Wondering what different tire types are out there & what their differences are? Let's take a look!
These tires are designed to hold up to heavy bikes and deliver long mileage with good wet weather traction. Since they are intended for heavy motorcycles, cruiser tires have stiffer sidewalls that enable them to handle heftier loads such as two-up riding and saddlebags packed with a ton of gear. Another feature of these tires is that they have more tread depth than most other tires. The combination of deeper tread depth and harder compounds means less wear and more mileage. While this style might have a very sturdy construction they are also a bit heavier than most other tires of comparable size.
Intended for lightweight sport tires and high performance street bikes, sport tires in this category are designed to deliver superb handling from edge to edge. These tires are made of softer compounds that can provide excellent grip and allows riders to lay their bikes deep into corners. Some tires in this category may have a more pronounced center line that makes its quicker and easier for the rider to transition from side to side. A stiff carcass ensures stability and support especially in high speed cornering and braking when forces are greatest.
Many manufacturers use multi compounds in the construction of their high performance tires in an effort to provide a combination of both supreme traction and good mileage wear-although they won't last as long as cruiser tires.
The sport touring tire is made to blend super-sport grip and performance with mile-munching cruiser type wear and longevity – two opposite sides of the spectrum.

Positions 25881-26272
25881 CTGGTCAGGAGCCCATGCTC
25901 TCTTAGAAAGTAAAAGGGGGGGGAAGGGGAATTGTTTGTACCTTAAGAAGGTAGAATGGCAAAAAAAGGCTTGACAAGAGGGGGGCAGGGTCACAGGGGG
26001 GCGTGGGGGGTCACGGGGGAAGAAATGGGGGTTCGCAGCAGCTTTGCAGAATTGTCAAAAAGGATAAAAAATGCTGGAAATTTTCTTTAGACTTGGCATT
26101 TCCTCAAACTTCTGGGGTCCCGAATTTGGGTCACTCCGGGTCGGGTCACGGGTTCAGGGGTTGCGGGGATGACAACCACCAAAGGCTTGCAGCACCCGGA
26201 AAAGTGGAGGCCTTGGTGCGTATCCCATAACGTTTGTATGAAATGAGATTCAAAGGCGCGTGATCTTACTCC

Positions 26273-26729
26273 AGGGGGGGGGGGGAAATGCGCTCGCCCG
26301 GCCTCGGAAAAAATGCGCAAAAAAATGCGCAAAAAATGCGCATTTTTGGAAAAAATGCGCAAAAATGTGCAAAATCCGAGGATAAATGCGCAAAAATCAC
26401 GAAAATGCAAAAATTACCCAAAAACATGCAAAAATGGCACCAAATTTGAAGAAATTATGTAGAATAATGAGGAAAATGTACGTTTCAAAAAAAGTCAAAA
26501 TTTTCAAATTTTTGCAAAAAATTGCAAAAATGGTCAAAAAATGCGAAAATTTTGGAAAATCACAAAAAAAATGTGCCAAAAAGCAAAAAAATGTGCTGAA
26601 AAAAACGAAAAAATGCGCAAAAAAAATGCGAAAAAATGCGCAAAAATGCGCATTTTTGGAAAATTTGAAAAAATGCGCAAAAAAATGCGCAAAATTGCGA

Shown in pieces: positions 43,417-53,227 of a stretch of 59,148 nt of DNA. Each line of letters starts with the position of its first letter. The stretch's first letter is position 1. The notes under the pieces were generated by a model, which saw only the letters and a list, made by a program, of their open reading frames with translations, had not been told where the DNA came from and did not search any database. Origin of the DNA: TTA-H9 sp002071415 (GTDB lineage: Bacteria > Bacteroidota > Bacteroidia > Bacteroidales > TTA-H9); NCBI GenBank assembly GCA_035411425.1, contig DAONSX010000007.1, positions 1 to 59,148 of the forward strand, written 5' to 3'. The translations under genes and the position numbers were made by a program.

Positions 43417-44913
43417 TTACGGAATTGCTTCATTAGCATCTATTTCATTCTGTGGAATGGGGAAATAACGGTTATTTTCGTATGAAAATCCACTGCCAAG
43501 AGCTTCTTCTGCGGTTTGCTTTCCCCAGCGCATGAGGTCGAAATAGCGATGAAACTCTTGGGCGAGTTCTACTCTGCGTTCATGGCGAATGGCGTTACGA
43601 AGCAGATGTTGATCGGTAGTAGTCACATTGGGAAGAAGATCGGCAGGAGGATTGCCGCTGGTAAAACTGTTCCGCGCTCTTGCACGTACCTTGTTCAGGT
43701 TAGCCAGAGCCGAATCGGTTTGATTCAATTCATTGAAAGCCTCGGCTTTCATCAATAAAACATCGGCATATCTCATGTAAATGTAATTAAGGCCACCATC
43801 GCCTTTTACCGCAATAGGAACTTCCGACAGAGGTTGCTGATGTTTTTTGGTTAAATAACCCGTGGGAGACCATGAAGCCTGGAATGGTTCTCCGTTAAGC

Sure, they don’t have anywhere near the outright traction of a pure hyper-sport tire, but sport touring tires have enough grip attack corners and last 6,000, 8,000, or even 10,000 miles. This balance is occasionally accomplished by using a multi-compound tread design that puts a harder rubber down the center of the tire for longevity and softer along the shoulders for grip.
With distinct soft rubber knobbies, dirt only tires are designed to provide maximum grip in mud, dirt, rocks and light sand. Most tread patterns are omni-directional; So when the knobbies wear down in one direction, you can flip the tire around and get some more life out of it! As they are purpose built for the dirt, that’s absolutely where they belong. Dirt tire are not only against the law to run on pavement, they are gonna get you hurt in the street with their excessively “squirrely” behavior! Off-road tires come in different categories depending on what type of terrain you are planning to ride on. Soft, intermediate and hard pack rock.
With distinct knobbies to provide grip in mud, dirt, rocks & light sand, these tires can nearly do it all and get you just about anywhere you want to go without giving up too much performance for the street! When looking into dual-sport tires in you'll find percentages like 80% - 20% (meaning 80% on road & 20% off road) The knobbier the tires, the more off-road capable they will be. Unfortunately the better the tire performs in the dirt, the quicker they wear in the street.For occasional dirt road excursions 90/10’s will usually do the trick. Heidenau’s K60 Scout is a true 50/50 tire, and somehow gets decent mileage as well.